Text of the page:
Marking International Women's Day, the players wearing white suffragette ribbons, this was the kind of inspirational Insula Orchestra venture and programming you might expect to find at the Philharmonie in Paris but rarely on any of the main London stages. Under Laurence Equilbey this French period-band invariably rises to the occasion, as much musically as visually – the involvement of the double bass section, a characterfully mobile quartet, and the hard-stick artistry of the brilliantly inimitable Koen Plaetinck on timpani are alone worth attending for. Equilbey's grasp of the late-Classical/early-Romantic style is sure-footed, informed and imaginative – her whole body pulsating, wiry and tight, in Allegros, her demeanour and hands lovingly shaping Adagios, coaxing out details, giving players plenty of room to breathe, encouraging them to bring their own fantasy of timbre and phrasing to proceedings. Fearlessly commanding in the larger canvasses, she turns the forgotten lanes of two-hundred years ago – the Marie Antoinette, Napoleon, Congress of Vienna, Louis Philippe years – into grand avenues of discovery and historical perspective. She's a communicator who comes alive with the first downbeat. “Let's play some Ludwig and Louise”, she invites, smiling shyly. And suddenly we're all friends on a passionate quest of exchange , at one in the elation and thrust of the moment.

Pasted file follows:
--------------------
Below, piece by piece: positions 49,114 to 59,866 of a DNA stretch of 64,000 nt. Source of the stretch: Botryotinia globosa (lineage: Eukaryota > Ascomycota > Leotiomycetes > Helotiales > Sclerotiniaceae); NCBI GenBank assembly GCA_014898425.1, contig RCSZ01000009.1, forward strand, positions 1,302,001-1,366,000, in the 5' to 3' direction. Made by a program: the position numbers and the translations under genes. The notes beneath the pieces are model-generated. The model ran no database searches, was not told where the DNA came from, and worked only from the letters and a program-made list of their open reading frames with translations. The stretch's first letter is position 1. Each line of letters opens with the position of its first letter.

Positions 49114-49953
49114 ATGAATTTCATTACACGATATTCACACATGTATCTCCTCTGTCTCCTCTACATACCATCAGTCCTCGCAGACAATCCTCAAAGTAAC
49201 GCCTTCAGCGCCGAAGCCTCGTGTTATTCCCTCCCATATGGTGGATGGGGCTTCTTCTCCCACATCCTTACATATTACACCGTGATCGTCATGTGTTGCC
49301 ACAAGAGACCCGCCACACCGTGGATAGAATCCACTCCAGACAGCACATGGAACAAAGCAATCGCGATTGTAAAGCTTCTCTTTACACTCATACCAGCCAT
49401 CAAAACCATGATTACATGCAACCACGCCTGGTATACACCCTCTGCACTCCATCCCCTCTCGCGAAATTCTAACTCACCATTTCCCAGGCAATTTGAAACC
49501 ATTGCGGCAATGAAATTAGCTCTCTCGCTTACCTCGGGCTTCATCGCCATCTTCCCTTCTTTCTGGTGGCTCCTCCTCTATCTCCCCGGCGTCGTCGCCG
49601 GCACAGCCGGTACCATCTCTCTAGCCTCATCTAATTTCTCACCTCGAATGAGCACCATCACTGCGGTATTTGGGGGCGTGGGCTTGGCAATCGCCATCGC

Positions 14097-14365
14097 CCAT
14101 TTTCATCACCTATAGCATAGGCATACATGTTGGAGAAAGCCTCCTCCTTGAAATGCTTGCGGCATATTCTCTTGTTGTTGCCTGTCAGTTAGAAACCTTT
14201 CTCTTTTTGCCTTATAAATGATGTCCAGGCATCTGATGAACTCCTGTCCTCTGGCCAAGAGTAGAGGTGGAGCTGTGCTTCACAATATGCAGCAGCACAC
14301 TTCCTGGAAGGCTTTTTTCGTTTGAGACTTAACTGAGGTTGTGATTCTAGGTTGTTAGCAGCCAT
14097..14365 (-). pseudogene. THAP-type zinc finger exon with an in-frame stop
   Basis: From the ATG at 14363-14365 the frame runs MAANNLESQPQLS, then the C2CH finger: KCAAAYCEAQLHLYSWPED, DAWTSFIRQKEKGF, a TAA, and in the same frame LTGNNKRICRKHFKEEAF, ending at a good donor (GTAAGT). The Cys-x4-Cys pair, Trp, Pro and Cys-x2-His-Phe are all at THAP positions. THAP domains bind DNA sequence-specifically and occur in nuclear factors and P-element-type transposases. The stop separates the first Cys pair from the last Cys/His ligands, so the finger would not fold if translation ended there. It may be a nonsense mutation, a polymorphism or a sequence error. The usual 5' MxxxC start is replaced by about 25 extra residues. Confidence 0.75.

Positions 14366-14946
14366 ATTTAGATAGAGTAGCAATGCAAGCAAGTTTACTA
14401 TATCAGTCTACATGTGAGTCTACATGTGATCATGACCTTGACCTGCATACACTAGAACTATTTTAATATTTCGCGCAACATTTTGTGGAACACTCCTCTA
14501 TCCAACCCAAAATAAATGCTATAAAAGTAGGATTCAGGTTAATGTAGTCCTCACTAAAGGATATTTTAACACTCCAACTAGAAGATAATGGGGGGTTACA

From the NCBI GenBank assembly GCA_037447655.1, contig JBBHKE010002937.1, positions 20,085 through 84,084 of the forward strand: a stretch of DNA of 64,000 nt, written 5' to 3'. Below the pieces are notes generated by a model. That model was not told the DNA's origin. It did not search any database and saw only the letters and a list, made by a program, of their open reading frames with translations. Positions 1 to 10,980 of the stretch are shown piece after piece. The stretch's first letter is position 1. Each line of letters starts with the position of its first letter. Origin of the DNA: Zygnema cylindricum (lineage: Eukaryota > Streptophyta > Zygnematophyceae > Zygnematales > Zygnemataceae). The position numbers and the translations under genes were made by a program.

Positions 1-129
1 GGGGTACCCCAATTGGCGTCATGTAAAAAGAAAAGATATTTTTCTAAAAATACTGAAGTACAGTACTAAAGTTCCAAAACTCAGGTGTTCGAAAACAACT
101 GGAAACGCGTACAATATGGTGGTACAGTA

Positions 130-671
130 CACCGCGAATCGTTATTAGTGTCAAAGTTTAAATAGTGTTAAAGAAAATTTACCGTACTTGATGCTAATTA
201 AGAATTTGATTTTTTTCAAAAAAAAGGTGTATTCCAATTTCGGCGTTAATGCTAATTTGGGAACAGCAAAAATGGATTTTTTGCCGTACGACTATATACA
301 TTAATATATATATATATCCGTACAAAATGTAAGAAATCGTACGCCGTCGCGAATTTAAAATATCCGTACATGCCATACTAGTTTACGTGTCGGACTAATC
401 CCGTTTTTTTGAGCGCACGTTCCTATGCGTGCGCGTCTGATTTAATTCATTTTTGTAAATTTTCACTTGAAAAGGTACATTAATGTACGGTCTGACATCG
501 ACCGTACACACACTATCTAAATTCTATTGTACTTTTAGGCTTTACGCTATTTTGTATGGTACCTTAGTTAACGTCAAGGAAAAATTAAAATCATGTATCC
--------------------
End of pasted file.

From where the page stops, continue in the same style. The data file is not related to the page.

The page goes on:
The interest of the evening centred on Louise Farrenc (1804-75), a Parisian who studied with Hummel, Moscheles and Reicha and was the only woman to hold a teaching chair at the Conservatoire during the nineteenth-century. Born a Dumont (her elder brother, Augustin, was responsible for the 1833 bronze Genius of Liberty surmounting the July Column at the Place de la Bastille), she married the music publisher and bibliophile Aristide Farrenc, ten years older, in 1821. Remembered largely for her miniatures and piano études (erstwhile teaching material at the Conservatoire), eschewing both theatre and organ loft (limiting her popularity, it's been suggested, in a city obsessed with the former and bowing increasingly before Cavaillé-Coll), her orchestral and chamber output was conceived on a singularly tough, sonata-based scale.